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Lawyers’ use of cloud computing on the rise in 2013

Stacked3This week's Daily Record column is entitled "Lawyers’ use of cloud computing on the rise in 2013." My past Daily Record articles can be accessed here.

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Lawyers’ use of cloud computing on the rise in 2013

The latest survey results are in: Lawyers are using cloud computing legal software products in record numbers. At least, those were the results of two recent surveys conducted to determine lawyers’ technology preferences.

First, there are the results from the American Bar Association’s latest Legal Technology Survey Report, a multi-volume report issued annually, which focuses on technology trends in the legal industry.

According to the results of the ABA’s survey, the number of lawyers using cloud computing products increased dramatically in 2013. In 2011, only 16 percent of lawyers reported using cloud computing in their law practices, with that number increasing only slightly in 2012 to 21 percent. But this year, 31 percent — nearly one third of all lawyers — now use cloud computing software to manage their law firms. Not surprisingly, innovative solo practitioners lead the way, with 40 percent reporting use of cloud computing in their law practices. And, of those who reported using cloud computing tools for law-related tasks, 70 percent said they would continue using them in the future.

So, why are lawyers using cloud computing to run their law practices? According to survey respondents, it’s because cloud computing is affordable, accessible from anywhere and convenient. So, when lawyers were asked which cloud computing features were most beneficial to the law practices, convenient access lead the way, with 74 percent of respondents citing this as the most valuable feature offered by cloud computing services.

The next most popular feature was 24/7 access, according to 63 percent of lawyers. Affordability was cited as an important by 56 percent, data backup was cited by 49 percent, ease of use and reduced learning time cited by 44 percent, and reduced need for IT staff came in last, with 41 percent citing that benefit.

And, last but not least, although lawyers use cloud computing products to manage all aspects of their law practices, cloud-based law practice management systems are one of the more popular uses. And lawyers who use cloud-based law practice management systems have strong preferences regarding the most important features, with 46 percent indicating that time and billing functions were the most important.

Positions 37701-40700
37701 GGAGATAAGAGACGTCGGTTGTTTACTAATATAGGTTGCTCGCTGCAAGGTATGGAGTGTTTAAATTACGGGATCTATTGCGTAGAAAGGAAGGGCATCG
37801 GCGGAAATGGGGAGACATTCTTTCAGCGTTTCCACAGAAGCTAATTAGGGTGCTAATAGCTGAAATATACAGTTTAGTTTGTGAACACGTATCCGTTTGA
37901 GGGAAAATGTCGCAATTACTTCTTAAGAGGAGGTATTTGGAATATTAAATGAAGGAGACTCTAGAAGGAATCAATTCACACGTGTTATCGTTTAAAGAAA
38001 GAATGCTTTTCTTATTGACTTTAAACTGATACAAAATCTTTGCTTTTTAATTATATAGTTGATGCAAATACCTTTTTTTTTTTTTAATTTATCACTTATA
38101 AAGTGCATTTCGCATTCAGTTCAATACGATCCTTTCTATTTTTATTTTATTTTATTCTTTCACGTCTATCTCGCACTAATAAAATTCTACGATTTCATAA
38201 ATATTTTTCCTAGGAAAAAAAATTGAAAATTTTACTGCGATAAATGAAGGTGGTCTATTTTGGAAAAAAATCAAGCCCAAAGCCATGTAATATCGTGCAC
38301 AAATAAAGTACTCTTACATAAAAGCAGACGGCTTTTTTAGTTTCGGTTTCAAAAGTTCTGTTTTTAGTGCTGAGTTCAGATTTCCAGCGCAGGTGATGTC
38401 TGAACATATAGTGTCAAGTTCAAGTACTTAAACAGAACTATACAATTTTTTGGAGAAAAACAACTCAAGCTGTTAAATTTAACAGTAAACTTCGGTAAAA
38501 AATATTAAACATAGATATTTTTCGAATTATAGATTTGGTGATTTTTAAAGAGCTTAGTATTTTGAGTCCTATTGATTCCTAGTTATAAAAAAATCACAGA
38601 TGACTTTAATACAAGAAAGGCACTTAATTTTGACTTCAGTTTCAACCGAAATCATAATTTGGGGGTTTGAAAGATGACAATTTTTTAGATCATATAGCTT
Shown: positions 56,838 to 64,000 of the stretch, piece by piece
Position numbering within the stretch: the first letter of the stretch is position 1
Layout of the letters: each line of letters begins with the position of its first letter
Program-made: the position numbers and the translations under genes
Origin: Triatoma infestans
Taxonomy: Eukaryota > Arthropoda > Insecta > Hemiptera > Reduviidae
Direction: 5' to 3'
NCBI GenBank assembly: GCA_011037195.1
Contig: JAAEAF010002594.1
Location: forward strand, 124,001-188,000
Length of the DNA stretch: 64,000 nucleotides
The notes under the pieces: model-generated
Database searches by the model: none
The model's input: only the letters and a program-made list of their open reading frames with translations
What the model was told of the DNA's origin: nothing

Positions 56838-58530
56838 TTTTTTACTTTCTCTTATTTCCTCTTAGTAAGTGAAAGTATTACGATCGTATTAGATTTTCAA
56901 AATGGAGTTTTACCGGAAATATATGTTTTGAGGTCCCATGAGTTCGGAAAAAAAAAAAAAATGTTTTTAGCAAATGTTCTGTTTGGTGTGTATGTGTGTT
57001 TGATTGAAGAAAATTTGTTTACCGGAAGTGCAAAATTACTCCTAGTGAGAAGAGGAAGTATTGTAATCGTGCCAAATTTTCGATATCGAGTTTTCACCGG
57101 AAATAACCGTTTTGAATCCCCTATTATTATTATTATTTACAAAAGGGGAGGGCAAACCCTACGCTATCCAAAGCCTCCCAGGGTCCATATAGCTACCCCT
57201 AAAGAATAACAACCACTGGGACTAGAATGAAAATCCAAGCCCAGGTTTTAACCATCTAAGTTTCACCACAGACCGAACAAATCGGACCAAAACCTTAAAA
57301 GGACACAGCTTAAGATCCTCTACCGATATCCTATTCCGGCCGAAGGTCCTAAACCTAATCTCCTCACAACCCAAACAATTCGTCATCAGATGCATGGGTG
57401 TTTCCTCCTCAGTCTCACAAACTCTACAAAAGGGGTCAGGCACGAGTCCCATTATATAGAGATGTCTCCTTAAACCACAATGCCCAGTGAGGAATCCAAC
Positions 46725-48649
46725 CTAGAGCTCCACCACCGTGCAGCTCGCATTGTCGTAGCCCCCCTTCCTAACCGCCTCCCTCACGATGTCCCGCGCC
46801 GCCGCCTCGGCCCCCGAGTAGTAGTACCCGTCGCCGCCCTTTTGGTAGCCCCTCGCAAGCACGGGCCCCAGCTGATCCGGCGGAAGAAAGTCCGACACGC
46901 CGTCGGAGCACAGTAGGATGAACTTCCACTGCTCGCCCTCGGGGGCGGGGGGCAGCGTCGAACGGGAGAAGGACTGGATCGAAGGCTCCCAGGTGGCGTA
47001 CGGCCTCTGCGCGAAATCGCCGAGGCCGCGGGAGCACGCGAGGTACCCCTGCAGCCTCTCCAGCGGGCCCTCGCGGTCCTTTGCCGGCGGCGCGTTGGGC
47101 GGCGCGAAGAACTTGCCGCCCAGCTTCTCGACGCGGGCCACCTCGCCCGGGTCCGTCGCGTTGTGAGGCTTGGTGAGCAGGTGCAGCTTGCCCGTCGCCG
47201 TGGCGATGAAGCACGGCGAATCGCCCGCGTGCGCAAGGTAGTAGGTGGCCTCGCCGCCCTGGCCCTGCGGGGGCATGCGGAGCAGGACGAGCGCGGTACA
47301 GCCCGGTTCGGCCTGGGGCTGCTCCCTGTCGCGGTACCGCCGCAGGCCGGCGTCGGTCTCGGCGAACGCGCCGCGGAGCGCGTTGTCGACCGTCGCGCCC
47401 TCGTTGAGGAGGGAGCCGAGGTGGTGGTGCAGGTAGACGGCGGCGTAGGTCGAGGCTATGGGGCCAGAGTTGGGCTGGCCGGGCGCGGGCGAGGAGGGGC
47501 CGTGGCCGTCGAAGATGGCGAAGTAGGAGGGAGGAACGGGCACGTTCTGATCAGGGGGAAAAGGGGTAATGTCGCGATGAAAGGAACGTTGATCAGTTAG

Case and matter management and document coming in tied at second place, with 44 percent of respondents citing each function as important. Other important law practice management functions cited by responding attorneys included: contact management, cited by 39 percent; calendaring, cited by 37 percent; conflict checking, cited by 34 percent; expense management, cited by 27 percent; accounting, cited by 27 percent; client intake, cited by 25 percent; document assembly, cited by 24 percent; court docketing, cited by19 percent; and financial reporting, cited by 19 percent.

Next up, the recently released 2103 International Legal Technology Association (ILTA) and Inside Legal Technology Purchasing Survey results, which included responses from more than 1,200 ILTA member firms.

According to the survey results, 34 percent of responding firms reported actively using cloud computing products in the past year and 36 percent reported that they were actively researching cloud computing products or that cloud computing tools were on their IT roadmap.

The survey results also indicated that the top five ways that responding firms were using cloud computing were: 1) storage/backup, cited by 55 percent, 2) disaster recovery, cited by 50 percent, 3) email, cited by 35 percent, 4) document management, cited by 29 percent, and 5) case management, cited by 18 percent.

So, it seems that the verdict is in. Cloud computing is no longer a foreign concept, and as lawyers become more familiar with it and its many benefits, lawyers are increasingly taking advantage of all that cloud computing offers their busy law practices. But, the question remains: Will the number of lawyers using cloud computing level off or will law firms continue to flock to the cloud in record numbers? Tune in next year and see!

Nicole Black is a Rochester, New York attorney and Director of Business Development and Community Relations at MyCase, an intuitive cloud-based law practice management platform for the modern law firm. She is also a GigaOM Pro Analyst and is the author of the ABA book Cloud Computing for Lawyers, co-authors the ABA book Social Media for Lawyers: the Next Frontier, and co-authors Criminal Law in New York, a West-Thomson treatise. She is the founder of lawtechTalk.com and speaks regularly at conferences regarding the intersection of law and technology. She publishes four legal blogs and can be reached at niki@mycase.com.